The memoirs of a former weather girl and gameshow hostess do not normally lead to publishers bidding their hearts out, but when she follows a series of high-profile affairs by bedding the manager of the England team, still looking as if butter wouldn't melt in her mouth and with an enchantingly come-hither look in her eye, who can blame them? The good thing about listening to Ulrika Jonsson's Honest (Macmillan, 4hrs 30mins, £11.99) rather than leafing through the book to find the juicy bits, is that it forces you to hear from start to finish a story that is part apology and part cautionary tale, but also a disarmingly frank confession of weaknesses and fears which, she says, it has been cathartic for her to write down. She sounds like a prim schoolgirl reading aloud, and the throwaway jokes which are her stock in trade on television fall a little leadenly, but that too is disarming. Naughty, yes, but also nice.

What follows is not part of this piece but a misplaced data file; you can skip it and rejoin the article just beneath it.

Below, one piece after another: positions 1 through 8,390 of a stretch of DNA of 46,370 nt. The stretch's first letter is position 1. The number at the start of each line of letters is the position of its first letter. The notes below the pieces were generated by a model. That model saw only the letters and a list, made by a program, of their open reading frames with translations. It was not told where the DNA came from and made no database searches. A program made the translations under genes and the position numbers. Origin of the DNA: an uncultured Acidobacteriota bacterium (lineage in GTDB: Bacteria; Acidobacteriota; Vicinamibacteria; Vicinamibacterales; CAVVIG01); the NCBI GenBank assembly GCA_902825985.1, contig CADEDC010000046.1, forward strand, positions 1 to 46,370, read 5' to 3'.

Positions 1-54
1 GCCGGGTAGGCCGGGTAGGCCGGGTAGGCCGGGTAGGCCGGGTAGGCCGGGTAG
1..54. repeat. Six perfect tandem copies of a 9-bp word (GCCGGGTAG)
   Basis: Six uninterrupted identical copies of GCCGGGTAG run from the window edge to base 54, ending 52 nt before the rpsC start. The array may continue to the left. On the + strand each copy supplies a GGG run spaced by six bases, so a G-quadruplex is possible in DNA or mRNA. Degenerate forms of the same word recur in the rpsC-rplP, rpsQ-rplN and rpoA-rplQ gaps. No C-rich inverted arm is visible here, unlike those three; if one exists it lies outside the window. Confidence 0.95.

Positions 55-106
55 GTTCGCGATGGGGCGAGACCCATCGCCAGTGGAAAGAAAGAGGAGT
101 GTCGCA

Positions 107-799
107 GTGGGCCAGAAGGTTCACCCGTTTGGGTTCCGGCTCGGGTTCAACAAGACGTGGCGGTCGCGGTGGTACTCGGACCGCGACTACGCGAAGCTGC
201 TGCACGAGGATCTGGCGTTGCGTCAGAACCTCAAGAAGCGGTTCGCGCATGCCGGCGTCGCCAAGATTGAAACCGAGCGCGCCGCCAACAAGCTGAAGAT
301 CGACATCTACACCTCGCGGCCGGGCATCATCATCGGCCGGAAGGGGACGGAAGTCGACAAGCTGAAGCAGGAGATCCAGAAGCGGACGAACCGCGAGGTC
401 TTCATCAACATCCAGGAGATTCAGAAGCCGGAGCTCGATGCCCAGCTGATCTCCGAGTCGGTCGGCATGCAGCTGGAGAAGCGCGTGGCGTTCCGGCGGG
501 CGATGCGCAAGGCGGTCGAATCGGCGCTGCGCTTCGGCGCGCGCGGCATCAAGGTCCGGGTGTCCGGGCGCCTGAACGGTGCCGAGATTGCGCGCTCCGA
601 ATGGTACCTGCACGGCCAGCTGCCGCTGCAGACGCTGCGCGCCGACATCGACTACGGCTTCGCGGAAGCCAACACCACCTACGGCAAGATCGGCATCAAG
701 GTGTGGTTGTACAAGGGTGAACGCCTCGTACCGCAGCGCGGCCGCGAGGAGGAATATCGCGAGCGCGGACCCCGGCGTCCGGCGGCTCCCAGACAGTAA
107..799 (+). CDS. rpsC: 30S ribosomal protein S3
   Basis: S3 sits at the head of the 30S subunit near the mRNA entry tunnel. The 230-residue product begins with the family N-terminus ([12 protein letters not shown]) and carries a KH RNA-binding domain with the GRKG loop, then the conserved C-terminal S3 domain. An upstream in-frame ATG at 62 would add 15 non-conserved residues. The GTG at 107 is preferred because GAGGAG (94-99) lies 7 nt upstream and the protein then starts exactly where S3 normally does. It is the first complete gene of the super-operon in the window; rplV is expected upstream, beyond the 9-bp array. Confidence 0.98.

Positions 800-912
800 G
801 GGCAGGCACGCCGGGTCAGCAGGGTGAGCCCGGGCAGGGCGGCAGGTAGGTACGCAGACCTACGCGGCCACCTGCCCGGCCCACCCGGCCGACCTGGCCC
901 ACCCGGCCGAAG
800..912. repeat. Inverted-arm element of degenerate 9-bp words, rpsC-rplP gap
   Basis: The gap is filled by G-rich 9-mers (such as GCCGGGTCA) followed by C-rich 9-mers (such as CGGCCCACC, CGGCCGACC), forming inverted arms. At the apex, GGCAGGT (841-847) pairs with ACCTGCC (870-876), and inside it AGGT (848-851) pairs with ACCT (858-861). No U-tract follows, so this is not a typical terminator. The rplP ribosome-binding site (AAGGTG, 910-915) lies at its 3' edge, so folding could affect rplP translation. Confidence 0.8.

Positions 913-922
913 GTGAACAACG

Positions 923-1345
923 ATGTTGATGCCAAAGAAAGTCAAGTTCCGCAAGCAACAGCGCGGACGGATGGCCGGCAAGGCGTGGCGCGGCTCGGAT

Jeremy Paxman specialises in being Mr Nasty, a devilishly saturnine self-elected Recording Angel, as he tears politicians and students to shreds on screen. But The Political Animal: an anatomy (Penguin, 5hrs 30mins, £13), puts him in a very different light. For this sobering, sympathetic investigation of the reality of life at Westminster today (see review, left), his voice – normally so infuriatingly carping – steadies up. Impressively, lucidly, he presents a subject which he clearly finds both fascinatingly full of paradox, and deeply important.
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